Egyptian juvenile courts built with help of British firm
A state-owned UK company has been helping to equip a juvenile court in Egypt and share the Northern Ireland "experience", despite international concerns about human rights and mass death sentences in Egypt.
Northern Ireland Cooperation Overseas (NI-CO), a Belfast-based business which has contracts with the UK Foreign Office, has been involved in a €10m ($11.23m) project to support the "administration of justice", partnering with Egypt's Ministry of Justice.
Among the services provided by the company in Egypt include steel structures, security bars, benches for courtrooms and surveillance equipment for interview rooms, according to tender documents provided to NI-CO by the Egyptian government.
Documents, obtained by the anti-death penalty NGO Reprieve, also detail plans for a children's courtroom, which includes a "secure waiting area" made out of steel bars, and "soft chairs for children".
The project also reportedly includes a workshop with 98 judges from the Egyptian Court of Cassation, the highest court in Egypt, which has ultimate say over death sentences.
The case of Ibrahim Halawa, an Irish citizen who was 17 when he was arrested during a siege at the Al-Fath mosque in Cairo, has highlighted for many the problematic nature of the UK and Irish government's links with the Egyptian government.
Halawa has been held without conviction since 2013, accused along with more than 400 others of inciting violence, riot and sabotage. He faces a potential death sentence despite being arrested as a juvenile.
On Sunday, his trial was delayed for the 15th time, purportedly due to the beginning of the Islamic holiday of Muharram. His trial is now due to take place on 12 November.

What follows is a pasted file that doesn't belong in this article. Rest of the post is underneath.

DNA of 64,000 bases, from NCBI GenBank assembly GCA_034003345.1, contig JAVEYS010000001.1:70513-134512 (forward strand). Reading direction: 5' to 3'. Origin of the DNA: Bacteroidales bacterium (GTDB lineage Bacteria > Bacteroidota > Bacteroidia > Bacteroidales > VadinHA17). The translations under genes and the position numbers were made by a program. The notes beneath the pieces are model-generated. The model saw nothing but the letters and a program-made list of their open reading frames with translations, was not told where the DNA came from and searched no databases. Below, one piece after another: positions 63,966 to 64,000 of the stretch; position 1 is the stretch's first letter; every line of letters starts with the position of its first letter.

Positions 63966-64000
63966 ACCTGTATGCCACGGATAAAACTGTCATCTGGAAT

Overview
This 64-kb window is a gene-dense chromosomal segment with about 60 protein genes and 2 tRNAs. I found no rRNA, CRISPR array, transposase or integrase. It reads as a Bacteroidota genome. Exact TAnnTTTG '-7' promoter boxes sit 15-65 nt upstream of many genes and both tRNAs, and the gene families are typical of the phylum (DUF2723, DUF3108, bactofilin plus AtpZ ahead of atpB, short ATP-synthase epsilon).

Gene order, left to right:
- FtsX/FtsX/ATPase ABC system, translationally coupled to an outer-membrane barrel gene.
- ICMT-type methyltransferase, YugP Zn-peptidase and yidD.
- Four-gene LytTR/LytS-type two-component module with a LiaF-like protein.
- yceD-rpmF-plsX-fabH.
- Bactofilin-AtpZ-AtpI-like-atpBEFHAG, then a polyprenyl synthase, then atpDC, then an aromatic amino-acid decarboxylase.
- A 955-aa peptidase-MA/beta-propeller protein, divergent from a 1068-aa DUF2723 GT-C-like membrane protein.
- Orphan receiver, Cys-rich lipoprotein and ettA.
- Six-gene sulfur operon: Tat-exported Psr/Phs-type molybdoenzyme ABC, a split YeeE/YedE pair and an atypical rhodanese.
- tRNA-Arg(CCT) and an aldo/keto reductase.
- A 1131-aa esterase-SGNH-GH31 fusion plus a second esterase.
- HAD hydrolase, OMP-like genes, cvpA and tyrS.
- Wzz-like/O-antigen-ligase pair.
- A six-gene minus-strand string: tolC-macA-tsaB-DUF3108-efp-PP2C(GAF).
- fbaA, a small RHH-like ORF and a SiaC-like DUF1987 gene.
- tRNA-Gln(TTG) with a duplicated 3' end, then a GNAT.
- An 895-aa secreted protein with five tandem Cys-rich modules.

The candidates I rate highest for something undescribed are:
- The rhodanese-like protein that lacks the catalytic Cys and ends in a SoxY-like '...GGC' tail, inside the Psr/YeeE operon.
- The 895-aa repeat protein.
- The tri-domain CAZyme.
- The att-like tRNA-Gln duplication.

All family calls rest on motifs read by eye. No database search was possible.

Reprieve said the UK and Irish governments needed to put an end to apparent hypocrisy over the "Kafkaesque" situation in Egypt's jails.
“Amid a wave of repression in Egypt that has seen thousands sentenced to death, it is sickening that a UK body is helping to prop up Sisi’s courts – with funds from the European taxpayer," said Harriet McCulloch, deputy director of the death penalty team at Reprieve
"NI-CO must put an urgent stop to this project until Egypt commits to a justice system worthy of the name – this means releasing the many prisoners, like Ibrahim, who have been wrongly detained since 2014.”
In a statement sent to Middle East Eye, NI-CO said that it was focused on "sharing the Northern Ireland experience" in its work in Egypt.
Northern Ireland has a long history of conflict, and the UK introduced mass internment - detention without trial - during the Troubles between Irish republicans and Ulster unionists.
"The project is financed solely by the European Union and receives no financial contributions from either NI-CO or Invest NI," read the statement.
"NI-CO’s work is focused on sharing the Northern Ireland experience to support Egypt in the modernisation of the administration of justice in line with EU standards and practices."
Despite MEE's inquiries, the statement made no reference to either Ibrahim Halawa or whether reports of human rights abuses in the prison system would affect its work in the country.
MEE contacted the UK Foreign and Commonwealth Office on Monday but received no response at time of publication.
There are estimated to be around 40,000 political prisoners in Egypt. Hundreds of people, largely activists from the now banned Muslim Brotherhood, were sentenced to death following the military coup which toppled the government of the democratically elected, Brotherhood-backed president Mohamed Morsi in July 2013.